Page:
In Confronting Poverty, 'Harvest Of Shame' Reaped Praise And Criticism The 1960 documentary examined the plight of America's migrant farmworkers. It was praised as groundbreaking, but others called it an "exaggerated portrait" and even some migrants took issue with it.
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In Confronting Poverty, 'Harvest Of Shame' Reaped Praise And Criticism

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In Confronting Poverty, 'Harvest Of Shame' Reaped Praise And Criticism

In Confronting Poverty, 'Harvest Of Shame' Reaped Praise And Criticism

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This is WEEKEND EDITION from NPR News. I'm Scott Simon. We're going to hear, now, about a landmark documentary. In 1960, CBS aired "Harvest Of Shame," about the plight of migrant farmworkers. It was the first time millions of Americans were given a hard look at what it means to live in poverty, and it aired the day after Thanksgiving.


EDWARD R. MURROW: We present this report on Thanksgiving because were it not for the labor of the people you're going to meet, you might not starve, but your table would not be laden with the luxuries that we have all come to regard as essentials.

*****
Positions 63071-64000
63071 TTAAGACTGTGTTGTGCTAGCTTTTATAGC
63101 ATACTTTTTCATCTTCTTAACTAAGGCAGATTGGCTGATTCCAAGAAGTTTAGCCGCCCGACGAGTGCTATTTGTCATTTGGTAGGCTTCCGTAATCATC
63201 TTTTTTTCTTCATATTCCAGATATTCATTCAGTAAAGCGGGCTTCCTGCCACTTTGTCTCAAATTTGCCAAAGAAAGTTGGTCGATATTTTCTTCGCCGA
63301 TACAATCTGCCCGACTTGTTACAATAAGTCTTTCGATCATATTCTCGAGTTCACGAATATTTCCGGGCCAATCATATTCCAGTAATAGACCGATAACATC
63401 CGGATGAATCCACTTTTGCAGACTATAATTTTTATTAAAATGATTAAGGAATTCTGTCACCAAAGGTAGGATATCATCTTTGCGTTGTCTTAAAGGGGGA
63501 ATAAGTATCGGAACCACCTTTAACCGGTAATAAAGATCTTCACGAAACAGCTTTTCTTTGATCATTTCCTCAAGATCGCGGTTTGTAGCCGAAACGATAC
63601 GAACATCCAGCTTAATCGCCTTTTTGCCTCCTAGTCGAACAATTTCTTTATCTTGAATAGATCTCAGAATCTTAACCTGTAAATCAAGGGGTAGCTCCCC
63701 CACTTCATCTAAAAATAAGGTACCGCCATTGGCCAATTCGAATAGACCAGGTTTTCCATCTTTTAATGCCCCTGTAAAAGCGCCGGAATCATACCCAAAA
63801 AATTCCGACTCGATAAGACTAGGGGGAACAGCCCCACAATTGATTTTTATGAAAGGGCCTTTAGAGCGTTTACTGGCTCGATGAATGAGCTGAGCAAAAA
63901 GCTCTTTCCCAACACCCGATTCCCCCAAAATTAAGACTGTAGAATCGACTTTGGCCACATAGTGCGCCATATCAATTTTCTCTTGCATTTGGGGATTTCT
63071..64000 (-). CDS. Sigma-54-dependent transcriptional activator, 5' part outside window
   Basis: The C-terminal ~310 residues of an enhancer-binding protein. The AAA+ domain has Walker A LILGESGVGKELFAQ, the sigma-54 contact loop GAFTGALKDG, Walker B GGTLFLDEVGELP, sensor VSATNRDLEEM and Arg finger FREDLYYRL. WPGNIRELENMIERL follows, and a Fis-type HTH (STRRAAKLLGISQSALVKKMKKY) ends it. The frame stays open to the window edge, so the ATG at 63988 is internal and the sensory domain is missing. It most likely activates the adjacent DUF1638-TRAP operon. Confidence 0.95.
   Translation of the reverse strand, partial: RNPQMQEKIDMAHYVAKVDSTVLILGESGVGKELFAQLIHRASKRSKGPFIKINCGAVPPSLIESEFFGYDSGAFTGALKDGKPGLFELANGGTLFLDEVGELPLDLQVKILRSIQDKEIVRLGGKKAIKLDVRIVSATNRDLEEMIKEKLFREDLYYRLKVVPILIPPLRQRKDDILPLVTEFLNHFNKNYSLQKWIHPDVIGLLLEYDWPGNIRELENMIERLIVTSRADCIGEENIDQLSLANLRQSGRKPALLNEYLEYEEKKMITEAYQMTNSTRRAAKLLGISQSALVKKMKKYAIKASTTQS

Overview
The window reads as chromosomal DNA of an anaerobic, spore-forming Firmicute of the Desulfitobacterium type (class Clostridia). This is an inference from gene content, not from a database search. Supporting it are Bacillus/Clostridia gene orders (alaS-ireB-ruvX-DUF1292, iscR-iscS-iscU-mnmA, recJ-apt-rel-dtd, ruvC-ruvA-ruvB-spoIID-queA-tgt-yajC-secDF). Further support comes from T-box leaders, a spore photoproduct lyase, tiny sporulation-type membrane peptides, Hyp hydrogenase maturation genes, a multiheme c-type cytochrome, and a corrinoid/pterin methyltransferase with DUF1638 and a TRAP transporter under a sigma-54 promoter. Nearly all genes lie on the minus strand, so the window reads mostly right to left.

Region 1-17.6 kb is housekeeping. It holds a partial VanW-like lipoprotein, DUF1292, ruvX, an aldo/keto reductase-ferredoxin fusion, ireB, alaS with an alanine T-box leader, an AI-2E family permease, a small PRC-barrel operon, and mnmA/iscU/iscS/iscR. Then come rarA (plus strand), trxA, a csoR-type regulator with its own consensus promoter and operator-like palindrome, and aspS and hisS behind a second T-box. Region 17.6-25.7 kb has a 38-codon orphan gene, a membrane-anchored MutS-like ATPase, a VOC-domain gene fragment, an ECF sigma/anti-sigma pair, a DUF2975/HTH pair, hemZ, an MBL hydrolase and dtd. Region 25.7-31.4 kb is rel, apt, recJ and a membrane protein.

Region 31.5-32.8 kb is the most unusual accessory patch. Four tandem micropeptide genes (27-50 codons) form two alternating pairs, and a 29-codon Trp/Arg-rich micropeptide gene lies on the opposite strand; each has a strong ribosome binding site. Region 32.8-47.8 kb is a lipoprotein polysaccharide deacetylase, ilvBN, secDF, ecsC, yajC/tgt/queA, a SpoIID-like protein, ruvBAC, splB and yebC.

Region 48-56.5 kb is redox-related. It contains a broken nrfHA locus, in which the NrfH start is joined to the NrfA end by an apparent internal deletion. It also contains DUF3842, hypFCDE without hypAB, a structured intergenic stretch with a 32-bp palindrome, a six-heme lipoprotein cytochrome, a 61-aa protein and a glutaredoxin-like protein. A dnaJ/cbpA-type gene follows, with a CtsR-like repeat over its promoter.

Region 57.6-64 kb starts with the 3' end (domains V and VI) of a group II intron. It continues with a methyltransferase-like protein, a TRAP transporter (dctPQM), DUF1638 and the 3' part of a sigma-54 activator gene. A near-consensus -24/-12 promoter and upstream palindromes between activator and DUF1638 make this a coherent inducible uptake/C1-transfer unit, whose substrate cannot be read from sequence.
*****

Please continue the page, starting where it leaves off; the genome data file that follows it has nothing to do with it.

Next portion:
SIMON: That was Edward R Murrow, perhaps the most recognized journalist of the day. Now in broadcast journalism history, "Harvest Of Shame" is considered groundbreaking, but did it change anything? As part of our year-long series marking the 50th anniversary of President Lyndon Johnson's war on poverty, NPR's Elizabeth Blair reports.

ELIZABETH BLAIR, BYLINE: It begins in an open lot crowded with men and women looking for jobs. Crew leaders yell out the going rate for that day's pay.


UNIDENTIFIED MAN: Eight, seven bucks and you got to you and if you pull today, and we pull what we got to pull today you'll have $11 in your pocket.

BLAIR: It's called a shape-up for migrant workers. Men and women packed onto the backs of large trucks that drove them off to the fields.


MURROW: One farmer looked at this and said, we used to own our slaves. Now we just rent them.

BLAIR: African-Americans and whites, weary mothers and fathers and their children told their stories to CBS producer David Lowe.


DAVID LOWE: What is an average dinner for the family?

UNIDENTIFIED WOMAN: Well, we just - you mean, what do we have in...

LOWE: Yes.